Preferred water soluble or water dispersible/emulsifiable polyhydroxyl compounds for use in the present invention are polyester polyols, in particular aromatic polyester polyols. A benefit of using aromatic polyester polyols is that the fire performance of the product bound with the present binder is improved as well. Also aromatic polyester polyols outperform polyether polyols in terms of flexural strength of the final product.
Other suitable polyhydroxyl compounds for use in the present invention include polyether polyols having a relatively high ethylene oxide content, preferably at least 50 or even at least 65 wt% (based on the weight of the polyether polyol) such as the commercially available products Perstorp P3380 (ex Pertsorp Polyol) , DALTOCEL F526, F555, F442 and F444 (all ex Huntsman) and also sorbitol initiated polyether polyols such as the commercially available Voranol G2005 (ex Dow).
The polyester polyols for use in the present invention advantageously have an average functionality of about 1.8 to 8, preferably about 1.8 to 5 and more preferably about 2 to
2.5. Their hydroxyl number values generally fall within a range of about 15 to 750, preferably about 30 to 550 and more preferably about 200 to 550 mg KOH/g. Preferably the polyester polyols have an acid number between 0.1 and 20 mg KOH/g; in general the acid number can be as high as 90 mg KOH/g.
The polyester polyols can be prepared by known procedures from a polycarboxylic acid or acid derivative, such as an anhydride or ester of the polycarboxylic acid, and any polyol component. The polyacid and/or polyol components may be used as mixture of two or more compounds in the preparation of the polyester polyols.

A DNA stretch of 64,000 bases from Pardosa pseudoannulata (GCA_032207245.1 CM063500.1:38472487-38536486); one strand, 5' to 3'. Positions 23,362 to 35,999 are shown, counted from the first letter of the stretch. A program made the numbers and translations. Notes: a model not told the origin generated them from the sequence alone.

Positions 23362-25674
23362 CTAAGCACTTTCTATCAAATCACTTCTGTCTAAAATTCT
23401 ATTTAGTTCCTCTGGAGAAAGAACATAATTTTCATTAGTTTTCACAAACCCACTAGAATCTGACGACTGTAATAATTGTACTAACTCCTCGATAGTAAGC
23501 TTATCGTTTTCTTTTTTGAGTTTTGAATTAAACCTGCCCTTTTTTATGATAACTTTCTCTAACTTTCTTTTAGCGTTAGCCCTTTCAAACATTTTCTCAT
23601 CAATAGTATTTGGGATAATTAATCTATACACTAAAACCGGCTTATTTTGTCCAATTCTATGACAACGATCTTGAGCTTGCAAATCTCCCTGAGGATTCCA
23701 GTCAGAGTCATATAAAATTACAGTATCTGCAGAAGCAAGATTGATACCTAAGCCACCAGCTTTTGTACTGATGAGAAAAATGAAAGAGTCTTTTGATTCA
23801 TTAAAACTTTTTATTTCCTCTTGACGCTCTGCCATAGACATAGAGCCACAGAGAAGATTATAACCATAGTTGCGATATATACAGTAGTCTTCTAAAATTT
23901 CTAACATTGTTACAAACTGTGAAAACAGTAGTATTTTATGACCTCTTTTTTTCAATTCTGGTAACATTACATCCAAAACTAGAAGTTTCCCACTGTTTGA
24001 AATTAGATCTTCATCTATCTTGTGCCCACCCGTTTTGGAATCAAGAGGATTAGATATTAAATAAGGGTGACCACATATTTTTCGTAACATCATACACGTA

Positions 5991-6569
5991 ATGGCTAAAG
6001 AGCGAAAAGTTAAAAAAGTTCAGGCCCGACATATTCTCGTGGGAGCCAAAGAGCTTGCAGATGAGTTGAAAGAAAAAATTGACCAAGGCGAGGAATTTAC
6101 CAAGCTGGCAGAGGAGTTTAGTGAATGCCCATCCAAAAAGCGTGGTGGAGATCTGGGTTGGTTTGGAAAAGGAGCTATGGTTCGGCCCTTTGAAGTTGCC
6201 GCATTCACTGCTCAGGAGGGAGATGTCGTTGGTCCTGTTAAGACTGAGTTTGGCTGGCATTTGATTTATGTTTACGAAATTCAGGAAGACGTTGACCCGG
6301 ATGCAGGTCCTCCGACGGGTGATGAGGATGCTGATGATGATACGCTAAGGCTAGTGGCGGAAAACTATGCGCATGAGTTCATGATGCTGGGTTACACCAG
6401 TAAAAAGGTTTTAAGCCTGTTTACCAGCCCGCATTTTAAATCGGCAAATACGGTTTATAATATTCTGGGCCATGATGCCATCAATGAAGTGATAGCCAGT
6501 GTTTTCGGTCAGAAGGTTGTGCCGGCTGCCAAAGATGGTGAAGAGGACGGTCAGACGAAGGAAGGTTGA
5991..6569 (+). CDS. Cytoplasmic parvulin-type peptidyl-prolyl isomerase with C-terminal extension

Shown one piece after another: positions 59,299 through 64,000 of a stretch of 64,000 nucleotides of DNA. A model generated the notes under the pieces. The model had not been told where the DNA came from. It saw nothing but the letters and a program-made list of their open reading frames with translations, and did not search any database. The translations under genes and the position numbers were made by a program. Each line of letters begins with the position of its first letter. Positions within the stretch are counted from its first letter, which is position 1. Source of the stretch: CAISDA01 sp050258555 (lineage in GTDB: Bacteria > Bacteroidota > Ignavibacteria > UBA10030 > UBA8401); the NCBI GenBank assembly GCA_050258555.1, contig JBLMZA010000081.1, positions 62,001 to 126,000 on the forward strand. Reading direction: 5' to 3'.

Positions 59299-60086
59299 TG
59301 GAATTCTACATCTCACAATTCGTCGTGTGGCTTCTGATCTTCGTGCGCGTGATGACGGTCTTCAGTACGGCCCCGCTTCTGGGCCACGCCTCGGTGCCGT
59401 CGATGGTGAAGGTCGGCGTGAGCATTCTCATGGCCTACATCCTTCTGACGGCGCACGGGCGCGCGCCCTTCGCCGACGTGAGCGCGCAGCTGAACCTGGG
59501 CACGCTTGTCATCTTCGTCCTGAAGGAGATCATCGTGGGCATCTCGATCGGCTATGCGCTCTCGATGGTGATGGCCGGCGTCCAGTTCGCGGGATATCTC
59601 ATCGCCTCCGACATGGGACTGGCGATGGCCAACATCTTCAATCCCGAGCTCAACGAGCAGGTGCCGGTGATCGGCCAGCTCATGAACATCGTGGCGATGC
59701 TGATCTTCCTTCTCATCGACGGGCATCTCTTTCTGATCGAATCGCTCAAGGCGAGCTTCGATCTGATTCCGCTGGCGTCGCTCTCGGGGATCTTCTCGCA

The polyols can be aliphatic, cycloaliphatic, aromatic and/or heterocyclic. Low molecular weight aliphatic polyhydric alcohols, such as aliphatic dihydric alcohols having no more than about 20 carbon atoms are highly satisfactory. The polyols optionally may include substituents which are inert in the reaction, for example, chlorine and bromine substituents, and/or may be unsaturated. Suitable amino alcohols, such as, for example, monoethanolamine, diethanolamine, triethanolamine, or the like may also be used. A preferred polyol is a glycol. The glycols may contain heteroatoms (e.g. thiodiglycol) or may be composed solely of carbon, hydrogen and oxygen. They are advantageously simple glycols of the general formula C n H2n(OH) 2 or polyglycols distinguished by intervening ether linkages in the hydrocarbon chain, as represented by the general formula C n H 2 nO(OH)2. Examples of suitable polyhydric alcohols include: ethylene glycol, propylene glycol -(1,2) and -(1,3), butyl ene glycol -(1,4) and -(2,3), hexanediol-(l,6), octanediol-(l ,8), neopentyl glycol, 1 ,4-bishydroxymethyl cyclohexane, 2-methyl-l,3- propane diol, glycerin, trimethylolethane, hexanetriol-(l,2,6), butanetriol-( 1,2,4), quinol, methyl glucoside, triethyleneglycol, tetraethylene glycol and higher polyethylene glycols, dipropylene glycol and higher polypropylene glycols, diethylene glycol, glycerol, pentaerythritol, trimethylolpropane, sorbitol, mannitol, dibutylene glycol and higher polybutylene glycols. Especially suitable polyols are alkylene glycols and oxyalkylene glycols, such as ethylene glycol, diethylene glycol, dipropylene glycol, triethylene glycol, tripropylene glycol, tetraethylene glycol, tetrapropylene glycol, trimethylene glycol, tetramethylene glycol and 1,4-cyclohexanedimethanol (1,4-bis- hydroxymethylcyclohexane) .